There have been many turning points in the history of pro wrestling ranging from the 1980s boom to the Monday Night Wars to the Women's Revolution. We could now be approaching another one with the arrival of AEW on the scene and Adam Page is being promoted as one of its biggest stars.

Page was asked if AEW is the new evolution for pro wrestling when he appeared on Busted Open Radio.

"I think so, honestly. Hopefully, it'll increase pro wrestling's outreach to regular people flipping through their channels on TV," said Page. "I guess when I talk to friends and family back home they don't know anything about wrestling, but when they bring it up they bring up the things they may used to watch and love. I guess that they feel that they can't find those things anymore and they don't bother searching so hopefully having a fresh start with a new company and a new channel, they'll give it a chance and we can provide them with something they have not had in a long time."

Page said that AEW landing a weekly TV show on a big network like TNT is huge because it allows them to reach the casual fan that would otherwise not come across their programming.

"I am excited; it's huge," Page said of premiering on TNT. "And I guess for die-hard wrestling fans it really doesn't make that much of a difference. People that watch Ring of Honor on their local station or watch New Japan on New Japan World, those people that go through great lengths to watch pro wrestling they are going to watch it anyway. But for the wrestling industry it's a huge thing where a guy like my uncle who would just flip through the channel and finds wrestling on TV, this is what it can be for them as well to reach a much bigger audience. So for us this is huge."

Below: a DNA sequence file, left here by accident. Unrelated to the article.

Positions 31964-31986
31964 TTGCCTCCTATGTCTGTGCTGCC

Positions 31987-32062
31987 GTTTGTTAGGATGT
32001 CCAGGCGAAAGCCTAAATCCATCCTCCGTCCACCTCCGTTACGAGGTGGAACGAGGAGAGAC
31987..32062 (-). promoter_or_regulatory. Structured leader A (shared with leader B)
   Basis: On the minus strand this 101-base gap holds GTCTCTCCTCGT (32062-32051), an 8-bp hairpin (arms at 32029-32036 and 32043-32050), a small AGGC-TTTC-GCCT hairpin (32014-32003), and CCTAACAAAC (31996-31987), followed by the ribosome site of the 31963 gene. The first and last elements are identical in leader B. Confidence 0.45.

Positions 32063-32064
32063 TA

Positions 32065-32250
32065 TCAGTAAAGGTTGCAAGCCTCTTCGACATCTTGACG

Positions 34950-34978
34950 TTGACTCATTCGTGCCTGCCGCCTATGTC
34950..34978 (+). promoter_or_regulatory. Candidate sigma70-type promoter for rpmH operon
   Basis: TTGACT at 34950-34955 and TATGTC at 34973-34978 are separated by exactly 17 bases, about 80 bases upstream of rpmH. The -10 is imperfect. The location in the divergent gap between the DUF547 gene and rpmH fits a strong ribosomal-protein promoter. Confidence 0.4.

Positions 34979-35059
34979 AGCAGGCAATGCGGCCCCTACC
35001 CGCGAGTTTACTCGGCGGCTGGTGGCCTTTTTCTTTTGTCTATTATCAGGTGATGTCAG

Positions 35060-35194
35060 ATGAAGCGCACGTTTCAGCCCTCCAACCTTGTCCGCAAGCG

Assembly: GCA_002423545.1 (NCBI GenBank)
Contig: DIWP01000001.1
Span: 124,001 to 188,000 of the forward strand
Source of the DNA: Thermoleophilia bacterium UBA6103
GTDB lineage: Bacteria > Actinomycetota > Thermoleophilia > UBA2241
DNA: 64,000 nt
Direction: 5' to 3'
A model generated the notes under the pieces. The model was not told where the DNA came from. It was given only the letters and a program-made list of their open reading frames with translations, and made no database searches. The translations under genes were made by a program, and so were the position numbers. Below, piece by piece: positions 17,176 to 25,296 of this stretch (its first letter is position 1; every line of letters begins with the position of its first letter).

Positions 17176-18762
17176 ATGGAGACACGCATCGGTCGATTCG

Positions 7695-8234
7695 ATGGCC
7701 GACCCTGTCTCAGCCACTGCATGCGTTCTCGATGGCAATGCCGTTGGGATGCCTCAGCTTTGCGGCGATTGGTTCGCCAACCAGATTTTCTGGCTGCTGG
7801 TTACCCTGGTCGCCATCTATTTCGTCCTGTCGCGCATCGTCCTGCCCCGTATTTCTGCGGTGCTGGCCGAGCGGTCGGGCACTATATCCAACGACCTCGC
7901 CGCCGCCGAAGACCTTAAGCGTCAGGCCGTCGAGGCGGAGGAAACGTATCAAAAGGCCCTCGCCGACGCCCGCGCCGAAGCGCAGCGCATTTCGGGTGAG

Page could have returned to ROH or New Japan instead of joining AEW, but he saw this as an opportunity to not only advance his career, but to also impact other wrestlers' careers. He talked about the impact that AEW will have on the entire pro wrestling industry.

"It's been great to be hands-on and launching the company. When they handed out EVP titles I didn't get one, but I have been there for the ride and to figure out what this thing will be. It's been great and obviously it's been good for my professional career. But I think the thing I've enjoyed more than anything is knowing that the decisions that I had made from those past few months hopefully help build a home for hundreds of other wrestlers who maybe didn't have one before or couldn't have made the kind of money they could have from before. So, knowing that the decisions that I made in my career can hopefully impact a ton of other guys who have always deserved their break," said Page.

When asked if he had any concerns or worries about AEW moving forward, Page pointed to the lack of experience of many in AEW - both in front of the camera and backstage. He stated that there is going to be lots of learning-on-the-job once the weekly TV show starts.

"I like to be fair and honest, it's kind of hard to say, or hard to draw too many real criticisms because I guess that the crux of AEW is it's going to be weekly programming, which at its core that is what it is going to be and we haven't had one yet. The three shows that we have had have somewhat been precursors to a real launch. It's kind of hard to say," stated Page.

"Obviously, there are a lot of guys doing this that have never done this before. There are a lot of guys who have never had to go to a commercial break during their match. People who have never produced a wrestling show before or booked one or whatever. There will be some learning curves. There will be some ups and downs and some mistakes, but not having had that first TV show which at its core this is what it is, it's hard to give specifics, if that makes sense."

If you use any of the quotes in this article, please credit Busted Open Radio with a h/t to Wrestling Inc. for the transcription.

Peter Bahi contributed to this article.